This morning, President Trump released his FY 2018 Budget Blueprint. The budget blueprint, also known as the “skinny budget”, includes top-level funding requests and some basic economic projections, though far less information and detail than the previous five administrations. The Trump administration’s full budget is expected to be released in mid-May.
President Trump’s skinny budget cuts $54 billion of non-defense discretionary spending—representing the largest domestic spending cut to the US budget in more than four decades—while increasing funding for the Pentagon and the Department of Homeland Security.
According to the Blueprint, among the agencies facing the largest cuts from the annualized FY 2017 CR funding level in this budget include (keep in mind, that FY 2017 funding levels are not fully discerned as there is only a partial year CR in place and the percentage cuts are actually higher when compared with FY 2016 funding levels):
Compared to the funding level in FY 2016, USDA’s cut would mean that its total discretionary spending level would fall to $17.9 billion, from $25.2 billion in FY 2016, or a 29% funding cut. This cut targets food safety, rural development, conservation funding and international food aid. For example, the budget eliminates the McGovern-Dole International Food for Education program, that according to USDA served 2.261m children in Cambodia, Ethiopia, Guatemala, Haiti, Kenya, Laos, Malawi and Tanzania.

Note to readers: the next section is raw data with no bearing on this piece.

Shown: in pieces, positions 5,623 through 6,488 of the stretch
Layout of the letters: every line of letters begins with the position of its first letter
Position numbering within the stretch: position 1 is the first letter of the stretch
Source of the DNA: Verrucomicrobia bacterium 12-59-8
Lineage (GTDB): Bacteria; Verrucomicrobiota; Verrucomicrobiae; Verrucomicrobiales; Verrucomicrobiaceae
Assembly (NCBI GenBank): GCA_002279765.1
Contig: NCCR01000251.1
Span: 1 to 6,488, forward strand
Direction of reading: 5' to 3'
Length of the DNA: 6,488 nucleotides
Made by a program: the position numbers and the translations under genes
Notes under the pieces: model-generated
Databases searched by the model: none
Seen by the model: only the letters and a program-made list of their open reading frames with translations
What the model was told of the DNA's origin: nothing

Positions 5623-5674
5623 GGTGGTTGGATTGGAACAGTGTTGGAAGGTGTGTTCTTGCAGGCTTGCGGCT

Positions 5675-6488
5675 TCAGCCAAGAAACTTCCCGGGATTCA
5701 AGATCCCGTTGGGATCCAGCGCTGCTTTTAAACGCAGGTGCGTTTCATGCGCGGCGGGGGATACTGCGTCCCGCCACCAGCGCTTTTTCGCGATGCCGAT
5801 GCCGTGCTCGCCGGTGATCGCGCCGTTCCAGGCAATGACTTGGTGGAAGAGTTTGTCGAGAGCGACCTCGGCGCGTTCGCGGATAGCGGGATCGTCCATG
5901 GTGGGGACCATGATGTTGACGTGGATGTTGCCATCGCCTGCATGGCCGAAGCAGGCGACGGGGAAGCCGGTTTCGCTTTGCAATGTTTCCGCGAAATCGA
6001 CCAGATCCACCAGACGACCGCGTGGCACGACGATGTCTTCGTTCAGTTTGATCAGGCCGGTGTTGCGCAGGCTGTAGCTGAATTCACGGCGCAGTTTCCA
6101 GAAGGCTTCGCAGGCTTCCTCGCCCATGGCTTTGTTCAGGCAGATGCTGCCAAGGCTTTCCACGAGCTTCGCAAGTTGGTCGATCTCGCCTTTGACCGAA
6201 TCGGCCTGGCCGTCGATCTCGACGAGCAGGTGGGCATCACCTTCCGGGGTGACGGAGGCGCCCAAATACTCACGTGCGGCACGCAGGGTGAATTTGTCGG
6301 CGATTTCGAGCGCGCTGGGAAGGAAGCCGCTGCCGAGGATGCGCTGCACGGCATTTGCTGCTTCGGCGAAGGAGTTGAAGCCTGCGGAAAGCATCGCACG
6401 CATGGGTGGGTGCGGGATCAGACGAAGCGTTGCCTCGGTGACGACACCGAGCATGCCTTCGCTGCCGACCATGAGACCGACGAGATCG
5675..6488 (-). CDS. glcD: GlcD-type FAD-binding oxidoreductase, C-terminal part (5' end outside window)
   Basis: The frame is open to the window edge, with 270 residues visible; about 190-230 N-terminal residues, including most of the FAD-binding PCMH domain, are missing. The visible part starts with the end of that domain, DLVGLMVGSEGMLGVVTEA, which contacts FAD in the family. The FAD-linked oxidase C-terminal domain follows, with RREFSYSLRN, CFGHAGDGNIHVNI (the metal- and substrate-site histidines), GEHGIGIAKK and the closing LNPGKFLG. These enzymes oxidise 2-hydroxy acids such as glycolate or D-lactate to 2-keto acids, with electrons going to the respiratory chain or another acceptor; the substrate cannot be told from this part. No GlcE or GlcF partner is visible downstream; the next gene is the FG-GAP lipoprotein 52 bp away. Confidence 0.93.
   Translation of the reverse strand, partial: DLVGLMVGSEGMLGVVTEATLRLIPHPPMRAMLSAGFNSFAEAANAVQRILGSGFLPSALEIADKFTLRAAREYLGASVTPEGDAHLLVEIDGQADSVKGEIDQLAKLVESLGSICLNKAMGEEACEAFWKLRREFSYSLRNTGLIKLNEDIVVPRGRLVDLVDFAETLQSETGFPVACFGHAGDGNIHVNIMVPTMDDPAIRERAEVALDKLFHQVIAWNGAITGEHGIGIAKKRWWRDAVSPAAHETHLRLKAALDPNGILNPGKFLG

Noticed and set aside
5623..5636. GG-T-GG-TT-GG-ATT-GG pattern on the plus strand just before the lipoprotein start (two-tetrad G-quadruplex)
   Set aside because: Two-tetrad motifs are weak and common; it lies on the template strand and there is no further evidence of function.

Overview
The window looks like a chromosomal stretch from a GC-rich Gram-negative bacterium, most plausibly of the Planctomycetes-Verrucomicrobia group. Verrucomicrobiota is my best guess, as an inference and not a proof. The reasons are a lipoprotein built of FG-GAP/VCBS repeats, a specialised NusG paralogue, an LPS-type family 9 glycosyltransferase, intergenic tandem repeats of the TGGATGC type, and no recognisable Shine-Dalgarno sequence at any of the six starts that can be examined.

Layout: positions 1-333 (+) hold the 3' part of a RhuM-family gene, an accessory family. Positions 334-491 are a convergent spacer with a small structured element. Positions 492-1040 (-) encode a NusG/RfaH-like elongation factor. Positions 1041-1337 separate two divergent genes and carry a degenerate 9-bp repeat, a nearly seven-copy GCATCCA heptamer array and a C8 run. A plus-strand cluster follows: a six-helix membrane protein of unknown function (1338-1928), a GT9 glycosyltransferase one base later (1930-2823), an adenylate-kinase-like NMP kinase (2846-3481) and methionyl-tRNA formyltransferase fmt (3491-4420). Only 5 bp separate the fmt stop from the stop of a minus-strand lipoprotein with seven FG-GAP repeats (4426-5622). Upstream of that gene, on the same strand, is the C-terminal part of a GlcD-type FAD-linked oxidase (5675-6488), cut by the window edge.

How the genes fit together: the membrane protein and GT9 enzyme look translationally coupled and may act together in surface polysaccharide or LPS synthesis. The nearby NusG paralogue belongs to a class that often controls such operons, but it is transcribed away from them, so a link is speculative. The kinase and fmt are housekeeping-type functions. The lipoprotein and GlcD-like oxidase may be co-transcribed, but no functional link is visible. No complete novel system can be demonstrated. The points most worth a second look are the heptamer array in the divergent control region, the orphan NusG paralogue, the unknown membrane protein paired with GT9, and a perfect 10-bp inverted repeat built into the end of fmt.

WIC does not seem to be targeted by the cut to Agriculture spending. The budget outline provides $6.2 billion “to serve all projected participants in the Special Supplemental Nutrition Program for Women, Infants, and Children (WIC).” Without knowing all of the budget details included in the proposal to fund WIC, $6.2 billion is $150 million less than the FY 2016 appropriation, and $160 less than NWA’s FY 2018 appropriations request. It still may be adequate to meet caseload needs in FY 2018 as WIC caseloads have continued a steady decline from a high of 9.2 million in 2010 to a current participation level of 7.3 million.
Despite the WIC funding level, we are concerned about cuts to other domestic programs and what these cuts might mean for WIC families.
Outside of USDA, we are also concerned about the cuts to the Environmental Protection Agency (EPA), the Department of Health and Human Services (DHHS), and others. The budget blueprint eliminates funding for regional water cleanup efforts, ends grants for ozone pollution cleanup and infrastructure assistance, and “reins in” spending on the toxic waste cleanup Superfund. Cuts to air quality and water quality programs will have implications for the health and well-being of young children, including childhood asthma rates and lead poisoning – think Flint, MI.
Some agencies and programs have been eliminated altogether in the President’s budget outline. These include:
It is expected that the $54 billion cuts to non-defense discretionary programs will be vigorously resisted by Senate Democrats, who have the power to block spending bills since passage will require 60 votes. In addition, Republicans on the House and Senate Appropriations Committees are likely to push back against funding cuts to programs that in their view work well. We will keep you posted as the FY 2018 Appropriations process unfolds.
In addition to the FY 2018 budget outline, the administration also released a FY 2017 supplemental budget calling for $30 billion in additional funding for defense and border spending and $18 billion in cuts to domestic programs. WIC is not specifically mentioned in the supplemental request.
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